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News 3/30/18

Top News


President Trump fires VA Secretary David Shulkin, MD after a wave of negative press around questionable funding for Shulkin’s trip to Europe last summer. Shulkin believes the ouster came from political opponents who want to privatize the VA, a move he was quick to slam Wednesday in a New York Times editorial.


President Trump will nominate the White House physician, Rear Admiral Ronny Jackson, MD, as Shulkin’s replacement. Shulkin had reportedly recommended Jackson for a VA undersecretary position last fall, but the President wanted him to remain in the White House.

Though Jackson served as an emergency medicine physician during Operation Iraqi Freedom, veterans groups question his nomination, citing concerns over a lack of administrative experience. I tweeted on the news, “Choosing an unbeholden outsider in hoping for disruption or believing that character (good or bad) outweighs experience sounds good. But I’m not sure I’d want as my first management job to be running a $200 billion, politically microscoped organization. Whatever the VA pays isn’t enough.”

The status of the VA’s proposed no-bid contract with Cerner remains cloudy as Shulkin departed without signing it. Experts are expressing confidence that Acting Secretary Robert Wilkie – who has no VA or healthcare experience — won’t want to take on the responsibility of executing the Cerner contract, but I wouldn’t be so sure: Jared Kushner pushed Cerner in the first place and the White House may tell Wilkie to just get it done as a purely administrative chore that lets the White House take immediate credit. That’s the bet I’d make.

Reader Comments

From CanadaEh: “Re: Novia Scotia. Has released its provincial RFP to the two short-listed vendors, Cerner and Allscripts. Demos are planned for May and June.” Unverified.

HIStalk Announcements and Requests


Thursday was National Vietnam War Veterans Day, honoring those who served and died in the conflict that ended 43 years ago. If you were deployed to Vietnam then and are still working in health IT all these years later, fill out my online form and I’ll list you in an upcoming post.


April 5 (Thursday) 1:00 ET. “Succeeding in Value-Based Care Via a Technology-Driven Approach.” Sponsor: Health Fidelity. Presenters: Adele L. Towers, MD, MPH, senior clinical advisor, UPMC Technology Development Center; Adam Gronsky, director of advisory services, Health Fidelity. Success in value-based care requires a thorough understanding of how risk-based payment models work. To prosper in this data-laden era of care, providers need to manage their patient populations holistically rather than through a collection of individual episodes and be able to accurately identify, document, and report risk scores. Given the stakes, is your provider organization adequately set up to take on and succeed in managing risk? In this webinar, learn how technology-enabled risk capture optimization is helping providers succeed in risk-based payment models.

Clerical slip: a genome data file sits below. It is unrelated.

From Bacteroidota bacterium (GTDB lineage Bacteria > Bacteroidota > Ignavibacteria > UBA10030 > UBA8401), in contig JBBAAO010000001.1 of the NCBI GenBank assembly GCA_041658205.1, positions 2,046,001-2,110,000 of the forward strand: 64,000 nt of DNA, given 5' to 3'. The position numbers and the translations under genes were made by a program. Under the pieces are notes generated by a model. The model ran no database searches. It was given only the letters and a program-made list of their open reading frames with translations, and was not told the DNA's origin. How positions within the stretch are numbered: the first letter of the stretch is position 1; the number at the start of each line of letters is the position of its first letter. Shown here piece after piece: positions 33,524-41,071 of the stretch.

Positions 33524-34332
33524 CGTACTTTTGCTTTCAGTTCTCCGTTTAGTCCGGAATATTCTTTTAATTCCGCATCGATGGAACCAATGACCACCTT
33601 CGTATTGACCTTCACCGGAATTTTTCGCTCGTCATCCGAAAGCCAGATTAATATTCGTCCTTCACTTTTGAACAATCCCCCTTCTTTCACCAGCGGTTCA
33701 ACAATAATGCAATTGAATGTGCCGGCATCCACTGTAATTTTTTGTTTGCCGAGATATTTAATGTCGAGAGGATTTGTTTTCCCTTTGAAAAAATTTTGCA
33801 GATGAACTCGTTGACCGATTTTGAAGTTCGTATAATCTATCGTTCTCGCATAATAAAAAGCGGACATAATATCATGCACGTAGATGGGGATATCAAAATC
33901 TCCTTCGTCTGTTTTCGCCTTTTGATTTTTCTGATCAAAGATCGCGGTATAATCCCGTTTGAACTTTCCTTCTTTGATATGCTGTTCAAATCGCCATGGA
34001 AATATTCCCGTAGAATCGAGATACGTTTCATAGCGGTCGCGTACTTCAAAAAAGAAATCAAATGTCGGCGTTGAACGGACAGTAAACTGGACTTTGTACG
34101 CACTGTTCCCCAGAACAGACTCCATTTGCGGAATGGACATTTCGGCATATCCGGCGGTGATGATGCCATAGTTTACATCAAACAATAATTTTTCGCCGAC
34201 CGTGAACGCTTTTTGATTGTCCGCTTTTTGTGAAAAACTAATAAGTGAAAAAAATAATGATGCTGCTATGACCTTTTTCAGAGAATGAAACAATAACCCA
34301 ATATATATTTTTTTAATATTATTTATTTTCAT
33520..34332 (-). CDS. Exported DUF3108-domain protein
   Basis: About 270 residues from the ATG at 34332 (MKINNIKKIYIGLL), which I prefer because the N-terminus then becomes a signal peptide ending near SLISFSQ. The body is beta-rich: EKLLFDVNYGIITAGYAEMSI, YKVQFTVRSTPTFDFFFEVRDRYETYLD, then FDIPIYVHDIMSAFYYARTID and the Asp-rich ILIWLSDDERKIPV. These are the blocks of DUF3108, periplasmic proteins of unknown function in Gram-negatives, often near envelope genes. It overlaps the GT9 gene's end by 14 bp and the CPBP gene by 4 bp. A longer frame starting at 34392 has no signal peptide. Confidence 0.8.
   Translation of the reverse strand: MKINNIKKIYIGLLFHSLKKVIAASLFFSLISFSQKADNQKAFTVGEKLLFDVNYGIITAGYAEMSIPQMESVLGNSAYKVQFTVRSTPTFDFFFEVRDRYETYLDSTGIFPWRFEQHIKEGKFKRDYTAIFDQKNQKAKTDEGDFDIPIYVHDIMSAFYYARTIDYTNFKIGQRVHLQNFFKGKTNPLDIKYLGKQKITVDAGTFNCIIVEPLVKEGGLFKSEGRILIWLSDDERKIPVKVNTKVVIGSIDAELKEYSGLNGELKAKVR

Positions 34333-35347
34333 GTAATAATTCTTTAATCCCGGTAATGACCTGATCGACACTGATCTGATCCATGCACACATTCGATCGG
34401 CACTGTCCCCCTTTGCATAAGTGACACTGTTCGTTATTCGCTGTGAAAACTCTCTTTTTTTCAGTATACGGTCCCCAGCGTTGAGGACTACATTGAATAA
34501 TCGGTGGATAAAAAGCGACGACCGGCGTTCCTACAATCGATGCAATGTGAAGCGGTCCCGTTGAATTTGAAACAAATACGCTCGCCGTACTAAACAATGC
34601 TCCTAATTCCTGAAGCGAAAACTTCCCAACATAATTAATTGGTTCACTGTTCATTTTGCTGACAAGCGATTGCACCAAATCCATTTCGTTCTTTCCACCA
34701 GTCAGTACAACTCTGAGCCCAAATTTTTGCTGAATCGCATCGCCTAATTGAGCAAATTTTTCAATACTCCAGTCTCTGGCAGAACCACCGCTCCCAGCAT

April 10 (Tuesday) 3:00 ET. “Using Socioeconomic Data, Not Just Demographics, to Create a Healthier Patient Population.” Sponsor: LexisNexis. Presenters: Erin Benson, director of marketing planning, LexisNexis Health Care; Eric McCulley, director of strategic solutions consultants, LexisNexis Health Care. Did you know that 25 cents of every healthcare dollar is spent on health conditions that are caused by changeable behavior? Use of social determinants of health (SDOH) — including information on households, neighborhoods, relatives, and assets — can directly improve care management and risk stratification. However, it’s important to first define what SDOH is and isn’t. A recent LexisNexis Health Care CIO survey found that only 50 percent of organizations are using SDOH data at all, and even then, they have only limited information from their EHR or from patient surveys. The question is: what are you going to do about it? This webinar will reveal the myths and truths that will help you avoid answering, “Not enough.”

Previous webinars are on our YouTube channel. Contact Lorre for information.

Acquisitions, Funding, Business, and Stock


Intermountain Healthcare (UT) will shift 98 of its 358 IT staffers to employment with DXC Technology, an IT and consulting services company it has worked with since 2012. The health system previously announced plans to transition 2,300 billing employees to employment with R1 RCM beginning April 8.


The FDA approves Dexcom’s G6 interoperable continuous glucose monitoring system.